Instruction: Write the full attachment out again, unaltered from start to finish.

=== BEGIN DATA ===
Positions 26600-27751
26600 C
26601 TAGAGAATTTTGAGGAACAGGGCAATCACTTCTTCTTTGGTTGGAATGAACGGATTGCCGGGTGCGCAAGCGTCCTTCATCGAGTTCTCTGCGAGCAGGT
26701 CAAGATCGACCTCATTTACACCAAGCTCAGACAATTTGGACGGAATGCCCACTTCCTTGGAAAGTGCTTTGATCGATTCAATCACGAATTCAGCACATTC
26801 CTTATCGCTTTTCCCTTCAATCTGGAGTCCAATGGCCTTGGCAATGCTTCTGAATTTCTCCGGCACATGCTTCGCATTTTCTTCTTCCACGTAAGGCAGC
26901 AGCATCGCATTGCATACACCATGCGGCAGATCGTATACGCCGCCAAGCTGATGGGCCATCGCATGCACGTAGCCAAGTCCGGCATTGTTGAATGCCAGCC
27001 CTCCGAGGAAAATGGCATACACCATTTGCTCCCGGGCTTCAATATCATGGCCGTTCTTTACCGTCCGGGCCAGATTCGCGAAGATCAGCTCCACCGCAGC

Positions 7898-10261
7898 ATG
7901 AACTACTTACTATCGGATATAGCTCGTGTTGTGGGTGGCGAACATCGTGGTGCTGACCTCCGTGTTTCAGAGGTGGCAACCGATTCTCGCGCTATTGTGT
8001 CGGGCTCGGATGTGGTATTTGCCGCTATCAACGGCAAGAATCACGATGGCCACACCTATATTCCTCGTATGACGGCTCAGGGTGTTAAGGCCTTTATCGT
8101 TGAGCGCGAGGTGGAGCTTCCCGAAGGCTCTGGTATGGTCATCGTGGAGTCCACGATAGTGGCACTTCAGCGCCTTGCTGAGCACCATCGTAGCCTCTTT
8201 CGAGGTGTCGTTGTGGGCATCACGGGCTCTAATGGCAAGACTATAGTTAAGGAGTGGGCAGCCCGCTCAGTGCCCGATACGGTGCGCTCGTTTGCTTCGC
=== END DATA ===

Positions 26600-27751
26600 C
26601 TAGAGAATTTTGAGGAACAGGGCAATCACTTCTTCTTTGGTTGGAATGAACGGATTGCCGGGTGCGCAAGCGTCCTTCATCGAGTTCTCTGCGAGCAGGT
26701 CAAGATCGACCTCATTTACACCAAGCTCAGACAATTTGGACGGAATGCCCACTTCCTTGGAAAGTGCTTTGATCGATTCAATCACGAATTCAGCACATTC
26801 CTTATCGCTTTTCCCTTCAATCTGGAGTCCAATGGCCTTGGCAATGCTTCTGAATTTCTCCGGCACATGCTTCGCATTTTCTTCTTCCACGTAAGGCAGC
26901 AGCATCGCATTGCATACACCATGCGGCAGATCGTATACGCCGCCAAGCTGATGGGCCATCGCATGCACGTAGCCAAGTCCGGCATTGTTGAATGCCAGCC
27001 CTCCGAGGAAAATGGCATACACCATTTGCTCCCGGGCTTCAATATCATGGCCGTTCTTTACCGTCCGGGCCAGATTCGCGAAGATCAGCTCCACCGCAGC

Positions 7898-10261
7898 ATG
7901 AACTACTTACTATCGGATATAGCTCGTGTTGTGGGTGGCGAACATCGTGGTGCTGACCTCCGTGTTTCAGAGGTGGCAACCGATTCTCGCGCTATTGTGT
8001 CGGGCTCGGATGTGGTATTTGCCGCTATCAACGGCAAGAATCACGATGGCCACACCTATATTCCTCGTATGACGGCTCAGGGTGTTAAGGCCTTTATCGT
8101 TGAGCGCGAGGTGGAGCTTCCCGAAGGCTCTGGTATGGTCATCGTGGAGTCCACGATAGTGGCACTTCAGCGCCTTGCTGAGCACCATCGTAGCCTCTTT
8201 CGAGGTGTCGTTGTGGGCATCACGGGCTCTAATGGCAAGACTATAGTTAAGGAGTGGGCAGCCCGCTCAGTGCCCGATACGGTGCGCTCGTTTGCTTCGC